Rationalization of Failure
Aesop's short story "The Fox and the Grapes" tells of a fox failing to find a way to reach some grapes hanging high up on a vine. The story deals with the rationalization of the failure to attain a desired end. Rather than accept a personal failure by acknowledging our shortcomings or by unemotionally evaluating the circumstances that surrounded the failure, we rationalize and come up with an immediate excuse. We need to convince ourselves and everybody else who witnessed our attempts that the outcome was all for the best. Just like the fox, we actually prepare our egos and our witnesses to view a future failure as if it were actually the result we intended.
In "The Fox and the Grapes", when the fox realizes he cannot leap high enough to reach the grapes, he rationalizes that even if he had gotten them, they would probably have been sour anyway. Rationalization is the process of constructing a logical justification for a decision, action or lack thereof that was originally arrived at through a different mental process. In Aesop's story, the fox says "they are but green and sour; so I'll e'en let them alone" (Aesop 386). This quote shows that the fox was searching for other justification to show that he didn't desire the grapes in the first place. Instead of whining and griping, he convinces himself that the grapes are unripe and not worthy for him.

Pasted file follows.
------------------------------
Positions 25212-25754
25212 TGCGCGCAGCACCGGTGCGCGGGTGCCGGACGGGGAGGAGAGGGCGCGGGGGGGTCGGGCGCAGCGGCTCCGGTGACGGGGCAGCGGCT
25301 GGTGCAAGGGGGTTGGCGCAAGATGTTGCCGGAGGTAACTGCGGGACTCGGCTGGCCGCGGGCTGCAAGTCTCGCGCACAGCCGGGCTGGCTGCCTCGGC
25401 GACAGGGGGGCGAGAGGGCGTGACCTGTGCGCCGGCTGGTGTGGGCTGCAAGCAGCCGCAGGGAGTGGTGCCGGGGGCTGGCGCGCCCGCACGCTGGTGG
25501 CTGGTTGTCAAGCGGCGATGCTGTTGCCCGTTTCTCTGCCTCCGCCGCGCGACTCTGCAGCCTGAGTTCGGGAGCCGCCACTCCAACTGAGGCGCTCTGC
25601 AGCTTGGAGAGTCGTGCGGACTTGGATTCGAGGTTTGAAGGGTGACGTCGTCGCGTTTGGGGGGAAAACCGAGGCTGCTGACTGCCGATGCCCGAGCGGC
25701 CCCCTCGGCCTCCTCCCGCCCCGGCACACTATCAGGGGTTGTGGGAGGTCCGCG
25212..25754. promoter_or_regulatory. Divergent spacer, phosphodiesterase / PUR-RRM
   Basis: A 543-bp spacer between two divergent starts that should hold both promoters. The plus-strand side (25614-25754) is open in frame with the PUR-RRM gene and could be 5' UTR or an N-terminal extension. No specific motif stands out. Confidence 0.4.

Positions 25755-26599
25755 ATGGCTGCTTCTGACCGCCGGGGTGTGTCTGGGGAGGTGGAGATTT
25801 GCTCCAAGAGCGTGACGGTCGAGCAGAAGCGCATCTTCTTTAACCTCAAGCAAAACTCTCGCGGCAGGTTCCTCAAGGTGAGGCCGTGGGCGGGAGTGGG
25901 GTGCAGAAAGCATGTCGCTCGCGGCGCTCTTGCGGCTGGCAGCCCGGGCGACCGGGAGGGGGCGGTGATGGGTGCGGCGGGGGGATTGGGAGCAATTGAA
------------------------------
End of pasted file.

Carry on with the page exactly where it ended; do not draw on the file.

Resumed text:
The English idiom sour grapes that derived from this short story refers to the denial of one's desire for something that one fails to acquire or to the person who holds such denial. In Jon Elster's analysis of "The Fox and the Grapes", he says "Aesop focuses on what he calls the mechanism of sour grapes, where people become content with what they can get, which he sees as one way of reducing cognitive dissonance" (Elster 53). In this story, the idiom is applied to the fox that loses and fails to do so gracefully and denies the intention to win altogether. When preferences...
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